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Kevin O'Driscoll in action against Daniel O'Reilly of Laois. Next up is a trip to Croke Park and a clash with the mighty Dubs. Picture: INPHO/Ken Sutton
Kevin O'Driscoll in action against Daniel O'Reilly of Laois. Next up is a trip to Croke Park and a clash with the mighty Dubs. Picture: INPHO/Ken Sutton
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The Paudie Kissane column: Cork deserved their dominant victory but know they've room to improve

WELL done to Cork on progressing to the Super 8s. 

It has been five years since the Rebels made a quarter-final appearance in Croke Park so team and management deserves much credit for this.

Possession was the winning and losing of the game. Both teams looked dangerous and capable of scoring, it's just, as expected, Cork had the better attack overall. Goals win games and it was as simple as that.

In the 1 v 1 battles up front it was too easy for Cork. Mark Collins and Brian Hurley, in particular, gave massive performances. 

Those players were able to win possession uncontested too easily and too often. Forwards of that caliber cannot be left with that much space. Collins' shooting was accurate while Hurley was moving really well and full of danger and confidence.

Picture: INPHO/Ken Sutton
Picture: INPHO/Ken Sutton

Defensively there was much to admire from Liam O’Donovan. While still raw and learning, his aggression and work-rate around the tackle area is particularly good. Similar to the Kerry game O’Donovan won some great possession through strong tackling and attacking the ball with massive intent. 

The Cork crowd are certainly warming to his efforts.

It didn’t look so bright though in the opening minutes for Cork as Laois settled quicker. Laois were pushing up on kick-outs. Cork lost their first three and looked in a spot of bother, two points down. They appeared nervous but similar to the Kerry game they didn’t panic and worked themselves into the game.

The kick-passing from Laois was top drawer early on, giving the forward the advantage all the time. Donie Kingston was leading the charge, his powerful style putting Kevin Flahive under big pressure.

The kick-out troubles were repeated though at the other end. In the second quarter Laois lost six from 10, which gave Cork a great platform to build their lead. Laois were getting no joy going long or wide to John O’Loughlin, their main target. O’Loughlin tried hard but his efforts were undone by Ian Maguire who broke the ball away on multiple occasions.

The experienced Colm Begley was definitely a loss here for Laois. He came on for the second half and won a couple of short kick-outs to the wing but the main damage was done at this stage.

This domination in the air allowed Cork to create a five-point lead. Cork definitely deserved to be going in a half time in command and could have been further ahead, as there appeared more goal chances available with just one more pass.

Many sports teams target the period after half time in what is termed the 'game-winning quarter'. It was certainly that way in Thurles as they stretched the lead with a devastating 10-minute spell.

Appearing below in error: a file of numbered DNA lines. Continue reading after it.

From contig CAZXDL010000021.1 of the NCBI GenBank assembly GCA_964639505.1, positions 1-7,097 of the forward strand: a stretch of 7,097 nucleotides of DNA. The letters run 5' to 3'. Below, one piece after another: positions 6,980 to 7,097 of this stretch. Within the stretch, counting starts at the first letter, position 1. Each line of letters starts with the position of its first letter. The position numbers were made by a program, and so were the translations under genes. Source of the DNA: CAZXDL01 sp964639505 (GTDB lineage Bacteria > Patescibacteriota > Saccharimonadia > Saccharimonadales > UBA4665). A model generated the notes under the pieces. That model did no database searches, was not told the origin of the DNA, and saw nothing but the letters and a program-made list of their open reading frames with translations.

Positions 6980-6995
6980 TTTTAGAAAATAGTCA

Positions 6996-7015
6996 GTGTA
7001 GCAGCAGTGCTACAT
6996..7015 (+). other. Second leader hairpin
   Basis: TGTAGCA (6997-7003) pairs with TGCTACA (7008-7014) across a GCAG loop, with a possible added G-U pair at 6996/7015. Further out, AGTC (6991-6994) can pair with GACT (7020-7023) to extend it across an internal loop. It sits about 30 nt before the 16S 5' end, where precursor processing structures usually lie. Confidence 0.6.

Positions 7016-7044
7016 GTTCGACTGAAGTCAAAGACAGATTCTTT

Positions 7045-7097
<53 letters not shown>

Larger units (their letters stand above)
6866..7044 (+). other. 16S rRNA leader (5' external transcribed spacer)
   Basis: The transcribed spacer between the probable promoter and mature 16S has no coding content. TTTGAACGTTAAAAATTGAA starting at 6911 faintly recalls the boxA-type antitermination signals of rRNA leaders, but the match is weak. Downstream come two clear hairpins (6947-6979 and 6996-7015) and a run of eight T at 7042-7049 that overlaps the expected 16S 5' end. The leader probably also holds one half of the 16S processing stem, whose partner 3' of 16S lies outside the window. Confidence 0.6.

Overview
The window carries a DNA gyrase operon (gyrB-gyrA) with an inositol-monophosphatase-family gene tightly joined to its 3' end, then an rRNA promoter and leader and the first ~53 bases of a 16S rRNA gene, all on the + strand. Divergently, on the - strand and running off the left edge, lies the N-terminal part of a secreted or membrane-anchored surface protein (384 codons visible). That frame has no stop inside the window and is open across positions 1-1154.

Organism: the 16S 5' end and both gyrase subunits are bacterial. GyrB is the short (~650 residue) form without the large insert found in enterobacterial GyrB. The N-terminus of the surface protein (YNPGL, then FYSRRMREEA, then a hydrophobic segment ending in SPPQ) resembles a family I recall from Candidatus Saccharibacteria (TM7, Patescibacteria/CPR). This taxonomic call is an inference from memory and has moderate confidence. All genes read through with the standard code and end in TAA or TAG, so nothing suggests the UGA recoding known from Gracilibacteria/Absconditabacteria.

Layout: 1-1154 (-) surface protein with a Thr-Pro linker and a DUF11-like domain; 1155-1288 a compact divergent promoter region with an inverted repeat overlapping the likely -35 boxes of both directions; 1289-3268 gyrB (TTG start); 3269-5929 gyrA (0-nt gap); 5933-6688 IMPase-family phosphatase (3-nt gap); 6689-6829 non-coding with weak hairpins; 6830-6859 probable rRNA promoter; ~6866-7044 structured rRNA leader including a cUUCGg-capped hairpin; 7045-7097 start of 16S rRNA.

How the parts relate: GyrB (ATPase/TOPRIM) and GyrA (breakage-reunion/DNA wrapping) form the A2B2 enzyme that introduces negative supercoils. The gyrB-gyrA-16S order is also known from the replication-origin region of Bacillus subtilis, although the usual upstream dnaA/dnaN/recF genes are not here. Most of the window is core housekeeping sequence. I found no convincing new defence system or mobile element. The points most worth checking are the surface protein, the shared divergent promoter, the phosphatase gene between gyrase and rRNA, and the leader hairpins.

The collective work-rate was high but still Laois made it too easy. Laois lost some terrible possession, taking it into contact or just aimlessly kicking it way. 

Then again hard work forces players to make poor decisions. Laois turned over the ball five times from their first six possessions of the second half and were punished clinically. Cork's shooting was an area that certainly improved from the Munster final.

Next year Laois will be playing Division 2 and Cork will be in Division 3. In those periods before and after half time, Cork played like a team operating at a higher level.

It makes you question the merits of the second tier championships proposed by GAA President John Horan. Cork are in the Super 8s now but next year could be competing in the lower tier if the new structures get passed. Like many I think it's time for change, but feel the recent proposals need tweaking.

Previewing the game I felt Laois would set up with extra defensive cover but this didn’t happen. During general play Piggot, at six, was able to drop back as a sweeper but this wasn't an option after a kick-out as Piggot was either pushing up on his man or he was trying to be an option.

I was surprised Laois didn’t shut down more space as the full-back line looked so vulnerable. Then again operating at Division 3 level Laois didn’t experience the same attacking pace and ability as Cork provided.

So many positives but there is plenty still to focus on next week at training. Considering the high standards and consistency in the group, the way they performed in the last 20 minutes will be a disappointment.

Once Cork went into a considerable lead, levels of concentration, movement and execution of the basics left them down. Down the home stretch Cork lost six of their kick-outs in a row. Granted the game was never in danger and they'd made many changes but this cannot happen over the next few weeks.

It interesting how you see it so many times with different teams where performance levels drop once they feel the game is won. This is something Dublin don’t struggle with, and another reason why they're so good.

It was great to see supporters mingling with the players after the game on the pitch. There isn’t always the chance to do this, particularly after a big championship win. 

This benefits the players and supporters alike going forward. The players have given the supporters much to be proud of right now.